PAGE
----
Another try for freedom


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Still reeling from the Montana Board of Pardons and Parole’s denial of an appeal for clemency last August, convicted killer Barry Beach and his supporters are continuing their fight to set him free.

“We truly believe in Barry’s innocence, and a lot of people said when the Board’s ruling came out that it was the end, and that’s not true. We’re not going to stop,” says Peter Camiel, one of two attorneys hired by New Jersey-based nonprofit Centurion ministries to defend Beach.

On Jan. 19 Camiel and attorney Terrance L. Toavs of Wolf Point filed a petition for post-conviction relief in Roosevelt County District Court where more than 23 years ago a jury convicted Beach. The petition requests a hearing to consider new evidence that the attorneys say clears Beach in the brutal beating death of Kim Nees. Under Montana law a person convicted of a crime may challenge the validity of his or her sentence on the grounds of new evidence within one year of conviction, or after the petitioner discovers new evidence, Camiel says.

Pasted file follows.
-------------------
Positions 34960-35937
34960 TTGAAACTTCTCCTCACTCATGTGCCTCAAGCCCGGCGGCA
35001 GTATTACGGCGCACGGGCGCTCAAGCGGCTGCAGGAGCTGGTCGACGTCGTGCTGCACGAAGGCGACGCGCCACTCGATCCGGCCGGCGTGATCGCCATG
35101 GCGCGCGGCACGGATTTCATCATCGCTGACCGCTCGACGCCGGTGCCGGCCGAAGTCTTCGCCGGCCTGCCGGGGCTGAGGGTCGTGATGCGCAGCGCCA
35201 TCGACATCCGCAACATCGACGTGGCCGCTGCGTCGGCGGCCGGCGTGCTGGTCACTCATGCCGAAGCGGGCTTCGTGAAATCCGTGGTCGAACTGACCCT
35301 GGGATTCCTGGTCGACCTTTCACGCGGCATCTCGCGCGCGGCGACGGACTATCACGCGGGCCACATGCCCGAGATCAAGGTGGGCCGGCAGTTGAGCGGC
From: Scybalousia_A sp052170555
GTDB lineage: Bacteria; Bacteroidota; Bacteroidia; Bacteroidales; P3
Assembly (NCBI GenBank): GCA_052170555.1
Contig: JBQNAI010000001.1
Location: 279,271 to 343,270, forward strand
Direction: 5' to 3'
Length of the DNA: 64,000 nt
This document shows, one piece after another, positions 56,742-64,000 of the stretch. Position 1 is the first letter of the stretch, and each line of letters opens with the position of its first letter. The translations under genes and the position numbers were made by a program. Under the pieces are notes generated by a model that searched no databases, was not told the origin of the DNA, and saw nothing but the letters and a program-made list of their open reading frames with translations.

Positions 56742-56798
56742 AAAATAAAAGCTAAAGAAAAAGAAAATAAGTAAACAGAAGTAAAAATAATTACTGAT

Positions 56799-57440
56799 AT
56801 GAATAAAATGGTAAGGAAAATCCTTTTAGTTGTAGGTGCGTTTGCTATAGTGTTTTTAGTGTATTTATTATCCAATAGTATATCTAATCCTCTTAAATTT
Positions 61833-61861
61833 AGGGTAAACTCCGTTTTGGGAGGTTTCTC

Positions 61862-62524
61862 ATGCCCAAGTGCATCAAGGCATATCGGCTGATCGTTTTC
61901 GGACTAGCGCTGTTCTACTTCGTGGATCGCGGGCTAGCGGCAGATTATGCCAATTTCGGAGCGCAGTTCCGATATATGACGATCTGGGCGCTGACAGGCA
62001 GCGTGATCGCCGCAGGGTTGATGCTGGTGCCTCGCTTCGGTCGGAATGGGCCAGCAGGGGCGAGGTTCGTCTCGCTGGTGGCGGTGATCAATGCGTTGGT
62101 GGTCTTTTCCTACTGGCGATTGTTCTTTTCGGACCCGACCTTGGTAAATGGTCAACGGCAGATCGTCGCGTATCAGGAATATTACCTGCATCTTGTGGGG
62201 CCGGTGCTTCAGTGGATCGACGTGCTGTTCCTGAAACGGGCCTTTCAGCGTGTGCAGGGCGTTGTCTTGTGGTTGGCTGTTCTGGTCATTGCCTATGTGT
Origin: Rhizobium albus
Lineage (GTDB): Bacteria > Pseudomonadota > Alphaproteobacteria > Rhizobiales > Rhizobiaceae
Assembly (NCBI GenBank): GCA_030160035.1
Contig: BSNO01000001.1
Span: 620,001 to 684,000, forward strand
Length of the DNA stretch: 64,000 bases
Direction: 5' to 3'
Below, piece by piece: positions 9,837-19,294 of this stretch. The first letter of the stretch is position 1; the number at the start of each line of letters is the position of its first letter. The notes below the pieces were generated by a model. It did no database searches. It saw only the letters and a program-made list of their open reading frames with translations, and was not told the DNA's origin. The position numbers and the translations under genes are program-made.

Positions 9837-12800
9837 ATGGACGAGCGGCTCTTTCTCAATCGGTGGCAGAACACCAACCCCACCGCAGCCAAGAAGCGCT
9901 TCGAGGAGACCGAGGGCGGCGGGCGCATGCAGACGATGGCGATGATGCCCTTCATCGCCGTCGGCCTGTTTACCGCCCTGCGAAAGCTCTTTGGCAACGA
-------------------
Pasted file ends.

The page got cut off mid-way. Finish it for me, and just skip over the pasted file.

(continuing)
The new evidence presented to the court includes the testimony of nearly 20 people who say a group of girls—now women—confessed to the brutal crime in the days after the murder. Similar testimony has already been heard by the Board of Pardons and Parole in June 2007, but dismissed by the three-member panel.

“With the Board we were hoping they would consider this new evidence and recommend parole or a commutation of his sentence to [Gov. Schweitzer], and when they didn’t we decided that this matter had to be brought before the courts for a decision,” Camiel says.

Even though the Board rejected Beach’s plea for clemency, Camiel says hope remains.

“This is information that I believe had the original jury heard, they would not have convicted Barry Beach,” Camiel says.

If a Roosevelt County judge approves the petition, a hearing will be scheduled, as will a request for the Attorney General to file a statement.

“We truly believe this petition will lead to Barry being released,” Camiel says.

The Montana Department of Justice declined comment on the case until the Roosevelt District Court rules on the petition.



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